What is URL Redirection: How to redirect URLs & How it works?

What is URL Redirection: How to redirect URLs & How it works?
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URL redirection is a forwarding method to take users from one URL to another URL on the web. Leading users to right pages can create good user experience.

What is a URL Redirection?

URL redirection is when a website address changes, leading you to a different page, from one URL to another URL.

Users might encounter an URL redirection when a website experience changes or content is moved to a new location.

It keeps your browsing journey organized through websites and websites and helps you find what you're looking for without landing you on a broken page as well. It usually happens automatically, using a variety of status codes within the HTTP protocol.

Imagine URL redirection as a digital tour guide that takes you from one web address to another. It's like a helpful signpost that points you in the right direction.

Why are redirects important?

Redirects are meant to keep your journey on the Internet as smooth as possible. There are a variety of reasons why redirects are important and why they are useful.

Redirects can be useful when…

  • Transporting users from social media to your page
  • Leading users to the same website if your site has multiple domains
  • Preventing broken links when original pages are moved
  • Preventing users from visiting the duplicated pages
  • Shortening the URLs without halting the journeys

From the SEO perspective, redirects are even more important.

If not implemented right, your site will end up upsetting users and your rankings will be hurt.

Imagine you fail to carry out a redirect on a broken page on your site. When users enter the page, a “404 - Page Not Found” error will pop right up. This frustrating experience highlights the importance of redirects.

Implementing redirects makes sure that users, instead of encountering dead ends online, are led to relevant content.

This simple adjustment creates a positive user experience and prevents the dreaded 404 error from harming your website's reputation.

Redirects also play an important role in preserving the authority of your site. When pages are moved or deleted, the links that are once connected become useless. Without redirection, the backlinks lose their powers and functions. It is best to fix the link by redirecting other pages to keep the juice coming.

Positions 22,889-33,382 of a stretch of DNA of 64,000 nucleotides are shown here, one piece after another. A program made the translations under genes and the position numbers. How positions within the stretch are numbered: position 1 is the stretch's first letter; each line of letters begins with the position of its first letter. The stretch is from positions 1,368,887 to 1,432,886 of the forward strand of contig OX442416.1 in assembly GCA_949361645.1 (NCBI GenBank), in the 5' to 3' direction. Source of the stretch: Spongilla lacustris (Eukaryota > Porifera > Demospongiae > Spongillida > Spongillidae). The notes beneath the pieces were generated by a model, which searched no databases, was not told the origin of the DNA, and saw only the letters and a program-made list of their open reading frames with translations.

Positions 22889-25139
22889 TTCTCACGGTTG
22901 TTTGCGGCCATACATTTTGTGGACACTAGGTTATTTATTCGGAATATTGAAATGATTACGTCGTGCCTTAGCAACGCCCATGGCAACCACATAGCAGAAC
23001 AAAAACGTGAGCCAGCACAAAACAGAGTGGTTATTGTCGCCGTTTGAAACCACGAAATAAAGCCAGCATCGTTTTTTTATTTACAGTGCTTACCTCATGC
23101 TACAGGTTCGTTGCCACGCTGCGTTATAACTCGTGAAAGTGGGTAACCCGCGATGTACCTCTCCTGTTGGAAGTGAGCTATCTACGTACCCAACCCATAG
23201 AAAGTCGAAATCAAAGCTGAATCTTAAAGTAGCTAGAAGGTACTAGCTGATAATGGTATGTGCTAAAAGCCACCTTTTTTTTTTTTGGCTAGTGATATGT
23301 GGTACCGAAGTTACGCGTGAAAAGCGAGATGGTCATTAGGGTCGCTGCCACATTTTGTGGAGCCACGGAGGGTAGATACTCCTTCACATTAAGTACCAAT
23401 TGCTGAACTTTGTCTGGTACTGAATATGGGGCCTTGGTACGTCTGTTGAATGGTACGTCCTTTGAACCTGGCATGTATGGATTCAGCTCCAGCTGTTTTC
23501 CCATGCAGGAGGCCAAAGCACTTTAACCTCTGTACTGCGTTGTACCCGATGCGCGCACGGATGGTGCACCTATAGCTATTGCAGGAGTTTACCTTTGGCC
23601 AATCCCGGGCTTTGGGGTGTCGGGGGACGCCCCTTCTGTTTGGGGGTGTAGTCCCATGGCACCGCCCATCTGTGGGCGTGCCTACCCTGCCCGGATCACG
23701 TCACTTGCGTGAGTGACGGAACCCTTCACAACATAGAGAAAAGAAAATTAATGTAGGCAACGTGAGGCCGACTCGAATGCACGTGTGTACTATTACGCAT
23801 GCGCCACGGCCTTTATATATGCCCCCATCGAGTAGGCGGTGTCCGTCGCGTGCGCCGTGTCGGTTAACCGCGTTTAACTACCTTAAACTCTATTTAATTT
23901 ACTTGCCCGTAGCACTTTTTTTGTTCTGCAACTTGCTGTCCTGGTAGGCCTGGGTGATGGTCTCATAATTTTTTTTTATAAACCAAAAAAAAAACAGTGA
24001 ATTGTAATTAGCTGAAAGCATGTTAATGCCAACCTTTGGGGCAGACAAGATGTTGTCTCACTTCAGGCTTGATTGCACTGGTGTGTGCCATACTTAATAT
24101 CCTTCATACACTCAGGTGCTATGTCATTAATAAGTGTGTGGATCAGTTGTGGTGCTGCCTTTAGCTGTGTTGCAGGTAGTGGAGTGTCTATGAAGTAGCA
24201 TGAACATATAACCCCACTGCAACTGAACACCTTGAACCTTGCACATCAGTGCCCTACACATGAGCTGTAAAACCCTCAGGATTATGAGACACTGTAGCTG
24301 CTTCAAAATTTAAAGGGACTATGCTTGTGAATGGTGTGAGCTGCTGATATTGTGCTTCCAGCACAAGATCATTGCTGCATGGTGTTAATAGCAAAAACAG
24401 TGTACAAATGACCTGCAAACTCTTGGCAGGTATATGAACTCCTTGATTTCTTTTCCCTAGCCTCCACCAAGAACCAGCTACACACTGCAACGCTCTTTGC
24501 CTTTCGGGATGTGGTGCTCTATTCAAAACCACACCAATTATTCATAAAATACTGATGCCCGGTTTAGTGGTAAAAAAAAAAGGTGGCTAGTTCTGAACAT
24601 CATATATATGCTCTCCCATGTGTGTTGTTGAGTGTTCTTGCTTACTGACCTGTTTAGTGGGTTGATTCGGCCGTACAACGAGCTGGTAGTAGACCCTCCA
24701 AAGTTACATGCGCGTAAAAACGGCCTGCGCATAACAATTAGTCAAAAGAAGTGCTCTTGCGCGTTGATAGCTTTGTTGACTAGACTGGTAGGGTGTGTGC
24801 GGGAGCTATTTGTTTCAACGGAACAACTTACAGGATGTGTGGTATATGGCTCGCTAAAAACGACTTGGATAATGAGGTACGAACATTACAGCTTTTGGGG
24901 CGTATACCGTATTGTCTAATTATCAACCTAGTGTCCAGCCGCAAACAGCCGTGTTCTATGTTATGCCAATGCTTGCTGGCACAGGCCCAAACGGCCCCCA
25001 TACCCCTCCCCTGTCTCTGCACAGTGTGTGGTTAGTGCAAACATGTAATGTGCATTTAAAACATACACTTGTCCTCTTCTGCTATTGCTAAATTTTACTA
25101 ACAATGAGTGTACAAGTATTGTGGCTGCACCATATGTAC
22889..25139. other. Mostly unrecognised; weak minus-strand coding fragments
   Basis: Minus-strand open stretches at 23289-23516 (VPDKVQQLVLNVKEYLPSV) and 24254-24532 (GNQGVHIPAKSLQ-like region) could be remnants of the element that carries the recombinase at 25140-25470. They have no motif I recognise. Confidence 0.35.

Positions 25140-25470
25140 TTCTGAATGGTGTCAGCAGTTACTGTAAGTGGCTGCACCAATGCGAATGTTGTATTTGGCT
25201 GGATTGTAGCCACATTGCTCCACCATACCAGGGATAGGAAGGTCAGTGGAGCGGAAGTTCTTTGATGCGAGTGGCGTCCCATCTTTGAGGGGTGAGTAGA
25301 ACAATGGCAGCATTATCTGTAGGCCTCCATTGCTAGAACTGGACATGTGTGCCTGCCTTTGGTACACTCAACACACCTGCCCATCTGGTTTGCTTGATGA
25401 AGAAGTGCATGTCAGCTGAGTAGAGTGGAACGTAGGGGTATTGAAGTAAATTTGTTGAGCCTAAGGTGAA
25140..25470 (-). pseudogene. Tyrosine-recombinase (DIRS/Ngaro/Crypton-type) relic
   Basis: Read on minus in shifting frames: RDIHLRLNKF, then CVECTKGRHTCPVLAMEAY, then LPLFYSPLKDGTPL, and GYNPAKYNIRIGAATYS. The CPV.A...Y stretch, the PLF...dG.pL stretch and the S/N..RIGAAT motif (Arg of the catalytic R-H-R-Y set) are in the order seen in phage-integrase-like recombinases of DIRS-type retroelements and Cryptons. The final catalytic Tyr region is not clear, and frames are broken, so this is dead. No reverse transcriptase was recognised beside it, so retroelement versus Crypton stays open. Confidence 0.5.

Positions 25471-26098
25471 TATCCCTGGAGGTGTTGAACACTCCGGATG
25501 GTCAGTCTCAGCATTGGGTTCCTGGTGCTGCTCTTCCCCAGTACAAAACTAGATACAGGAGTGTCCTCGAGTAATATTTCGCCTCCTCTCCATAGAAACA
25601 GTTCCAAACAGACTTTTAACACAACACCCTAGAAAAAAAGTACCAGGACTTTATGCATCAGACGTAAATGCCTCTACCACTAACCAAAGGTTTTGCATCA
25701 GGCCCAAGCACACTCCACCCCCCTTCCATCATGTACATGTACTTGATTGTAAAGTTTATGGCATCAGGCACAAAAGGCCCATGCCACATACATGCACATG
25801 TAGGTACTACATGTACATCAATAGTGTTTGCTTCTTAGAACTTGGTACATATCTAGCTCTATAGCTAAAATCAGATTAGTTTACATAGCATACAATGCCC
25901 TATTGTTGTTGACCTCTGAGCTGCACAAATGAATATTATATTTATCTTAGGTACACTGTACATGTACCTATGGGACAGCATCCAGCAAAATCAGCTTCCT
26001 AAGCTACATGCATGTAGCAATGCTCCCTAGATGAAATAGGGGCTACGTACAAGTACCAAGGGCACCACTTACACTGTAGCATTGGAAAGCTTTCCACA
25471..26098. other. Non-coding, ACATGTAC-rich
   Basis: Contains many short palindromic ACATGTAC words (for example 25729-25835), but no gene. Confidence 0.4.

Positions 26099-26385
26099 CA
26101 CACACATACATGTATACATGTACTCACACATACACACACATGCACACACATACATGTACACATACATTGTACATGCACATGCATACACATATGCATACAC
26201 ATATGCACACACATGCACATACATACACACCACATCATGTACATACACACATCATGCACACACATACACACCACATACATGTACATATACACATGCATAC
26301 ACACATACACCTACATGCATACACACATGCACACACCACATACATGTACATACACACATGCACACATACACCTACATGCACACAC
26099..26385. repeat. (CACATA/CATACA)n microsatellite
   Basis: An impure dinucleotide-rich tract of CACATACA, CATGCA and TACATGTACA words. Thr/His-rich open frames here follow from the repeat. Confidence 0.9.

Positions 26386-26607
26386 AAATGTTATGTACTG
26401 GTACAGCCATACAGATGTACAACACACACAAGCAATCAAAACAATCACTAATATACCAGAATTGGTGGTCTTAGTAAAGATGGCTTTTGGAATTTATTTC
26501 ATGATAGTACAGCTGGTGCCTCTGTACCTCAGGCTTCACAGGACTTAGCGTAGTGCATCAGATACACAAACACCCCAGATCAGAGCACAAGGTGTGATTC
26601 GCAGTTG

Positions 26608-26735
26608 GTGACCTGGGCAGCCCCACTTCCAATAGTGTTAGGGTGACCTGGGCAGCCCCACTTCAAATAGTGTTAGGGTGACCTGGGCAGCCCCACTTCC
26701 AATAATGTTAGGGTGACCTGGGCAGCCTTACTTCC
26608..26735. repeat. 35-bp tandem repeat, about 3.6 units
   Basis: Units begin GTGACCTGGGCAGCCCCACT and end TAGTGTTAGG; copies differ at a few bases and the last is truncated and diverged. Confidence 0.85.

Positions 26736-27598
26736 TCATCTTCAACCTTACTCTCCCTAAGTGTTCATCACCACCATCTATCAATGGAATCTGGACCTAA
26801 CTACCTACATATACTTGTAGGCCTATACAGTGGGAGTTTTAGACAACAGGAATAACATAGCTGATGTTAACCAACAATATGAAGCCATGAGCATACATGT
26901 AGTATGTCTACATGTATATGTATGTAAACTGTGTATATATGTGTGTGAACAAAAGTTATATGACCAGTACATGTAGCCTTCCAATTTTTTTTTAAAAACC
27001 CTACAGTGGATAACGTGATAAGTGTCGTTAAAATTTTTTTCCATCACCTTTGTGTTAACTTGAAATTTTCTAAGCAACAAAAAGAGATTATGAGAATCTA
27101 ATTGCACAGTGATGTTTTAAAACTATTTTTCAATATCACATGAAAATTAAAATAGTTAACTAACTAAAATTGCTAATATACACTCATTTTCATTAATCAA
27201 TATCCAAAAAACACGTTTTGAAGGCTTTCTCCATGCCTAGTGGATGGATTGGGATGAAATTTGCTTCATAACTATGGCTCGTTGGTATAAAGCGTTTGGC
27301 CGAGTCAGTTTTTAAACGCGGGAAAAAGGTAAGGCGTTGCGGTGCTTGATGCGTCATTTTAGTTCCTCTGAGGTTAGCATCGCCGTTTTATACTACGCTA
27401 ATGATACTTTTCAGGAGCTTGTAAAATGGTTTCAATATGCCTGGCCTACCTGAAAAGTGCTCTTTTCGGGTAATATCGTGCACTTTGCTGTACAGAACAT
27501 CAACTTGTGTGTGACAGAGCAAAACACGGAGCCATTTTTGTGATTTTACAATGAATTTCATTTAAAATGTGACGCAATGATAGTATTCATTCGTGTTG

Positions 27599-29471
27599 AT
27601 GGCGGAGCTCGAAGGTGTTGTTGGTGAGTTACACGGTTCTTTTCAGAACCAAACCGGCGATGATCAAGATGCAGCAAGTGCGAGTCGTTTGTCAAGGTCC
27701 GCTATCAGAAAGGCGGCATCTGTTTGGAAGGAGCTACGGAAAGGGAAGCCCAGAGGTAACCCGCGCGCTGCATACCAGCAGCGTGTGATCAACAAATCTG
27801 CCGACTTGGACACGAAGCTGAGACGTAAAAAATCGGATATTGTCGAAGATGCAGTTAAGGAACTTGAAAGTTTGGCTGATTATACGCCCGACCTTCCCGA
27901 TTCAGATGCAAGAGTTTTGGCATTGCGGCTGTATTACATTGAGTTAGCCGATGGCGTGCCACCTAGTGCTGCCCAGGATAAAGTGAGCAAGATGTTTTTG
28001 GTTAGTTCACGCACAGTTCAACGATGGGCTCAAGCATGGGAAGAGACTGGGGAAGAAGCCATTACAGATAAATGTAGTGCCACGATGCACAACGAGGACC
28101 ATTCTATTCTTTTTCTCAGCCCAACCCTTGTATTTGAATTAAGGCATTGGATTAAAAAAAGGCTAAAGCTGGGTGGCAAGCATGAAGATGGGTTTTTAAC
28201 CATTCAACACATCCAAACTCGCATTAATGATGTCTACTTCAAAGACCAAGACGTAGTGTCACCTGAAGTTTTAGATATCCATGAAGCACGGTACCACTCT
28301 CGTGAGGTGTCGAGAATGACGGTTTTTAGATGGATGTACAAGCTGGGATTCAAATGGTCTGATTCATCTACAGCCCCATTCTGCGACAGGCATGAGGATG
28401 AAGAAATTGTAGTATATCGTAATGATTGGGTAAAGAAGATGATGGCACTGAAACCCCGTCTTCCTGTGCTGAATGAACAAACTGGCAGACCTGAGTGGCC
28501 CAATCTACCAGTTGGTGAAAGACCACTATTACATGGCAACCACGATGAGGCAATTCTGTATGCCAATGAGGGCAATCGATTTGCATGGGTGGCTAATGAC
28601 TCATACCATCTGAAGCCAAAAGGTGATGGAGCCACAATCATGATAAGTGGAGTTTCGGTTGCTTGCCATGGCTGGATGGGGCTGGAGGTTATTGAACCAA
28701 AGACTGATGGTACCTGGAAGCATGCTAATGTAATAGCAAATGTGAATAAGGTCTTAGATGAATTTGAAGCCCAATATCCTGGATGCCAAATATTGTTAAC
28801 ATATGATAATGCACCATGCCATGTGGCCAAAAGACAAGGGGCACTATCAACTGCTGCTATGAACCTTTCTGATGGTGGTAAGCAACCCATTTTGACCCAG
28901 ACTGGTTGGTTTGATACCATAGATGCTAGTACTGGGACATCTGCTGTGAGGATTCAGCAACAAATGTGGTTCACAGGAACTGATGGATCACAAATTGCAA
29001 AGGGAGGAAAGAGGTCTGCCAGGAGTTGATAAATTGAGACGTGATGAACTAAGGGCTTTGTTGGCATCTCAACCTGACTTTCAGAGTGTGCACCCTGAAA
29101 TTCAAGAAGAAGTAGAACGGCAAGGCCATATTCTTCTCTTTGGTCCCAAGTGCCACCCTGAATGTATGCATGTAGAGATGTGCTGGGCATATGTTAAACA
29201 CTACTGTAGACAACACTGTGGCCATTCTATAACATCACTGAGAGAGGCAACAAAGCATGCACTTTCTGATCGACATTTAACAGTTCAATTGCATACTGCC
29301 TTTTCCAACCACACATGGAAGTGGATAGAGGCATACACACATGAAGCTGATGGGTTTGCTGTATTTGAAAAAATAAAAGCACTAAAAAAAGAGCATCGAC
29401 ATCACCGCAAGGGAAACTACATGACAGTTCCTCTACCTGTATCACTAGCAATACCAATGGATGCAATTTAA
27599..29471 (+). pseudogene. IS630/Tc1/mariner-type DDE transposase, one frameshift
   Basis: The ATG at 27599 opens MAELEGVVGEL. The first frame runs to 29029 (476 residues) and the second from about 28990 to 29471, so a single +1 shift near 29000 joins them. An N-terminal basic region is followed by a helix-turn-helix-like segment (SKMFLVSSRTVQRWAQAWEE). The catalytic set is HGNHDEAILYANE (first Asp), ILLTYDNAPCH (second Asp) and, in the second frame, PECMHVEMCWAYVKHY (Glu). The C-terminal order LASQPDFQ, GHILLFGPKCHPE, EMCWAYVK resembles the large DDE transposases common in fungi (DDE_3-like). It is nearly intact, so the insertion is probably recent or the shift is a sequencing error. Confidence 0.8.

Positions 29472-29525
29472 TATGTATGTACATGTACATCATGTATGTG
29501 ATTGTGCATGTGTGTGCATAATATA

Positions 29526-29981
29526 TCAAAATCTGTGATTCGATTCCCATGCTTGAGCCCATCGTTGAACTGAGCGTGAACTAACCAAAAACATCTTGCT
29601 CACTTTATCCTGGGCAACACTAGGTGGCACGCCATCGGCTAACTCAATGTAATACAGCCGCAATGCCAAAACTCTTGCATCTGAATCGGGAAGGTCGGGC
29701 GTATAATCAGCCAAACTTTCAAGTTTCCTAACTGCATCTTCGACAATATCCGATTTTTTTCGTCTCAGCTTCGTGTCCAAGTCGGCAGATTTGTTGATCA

Redirects also work in gathering traffic. If visitors can enter your page by several URLs with just small variations, using redirects can send all the traffic from other URLs to your preferred URL, making it possible to continue your website’s SEO strength.

Think of redirects as digital highway ramps connecting different parts of the web. They ensure a smooth transition for users, leading them to the right place even if the web address has changed. Redirects maintain the flow of traffic and preserve the link juice that search engines use to rank websites.

So, why do we use URL redirects?

To create a good user experience and keep the SEO performance competitive on search engines.

When to use URL Redirection?

Redirects come into play in various scenarios. Let’s take a closer look.

When to use URL redirection The most common situation that URL redirections come in handy is when a page is taken down from the web, either it is under maintenance, merged with another duplicate page, or simply no longer exists.

A redirect is then needed to create a seamless online journey for users.

Also, when you migrate your old site to a new domain, redirects can help this transition to run smoothly.

Adopting HTTPS adds a secure digital edge, and redirects ensure a secure transition as well. When users visit old HTTP pages, they're redirected to the new HTTPS version, safeguarding their data and credibility.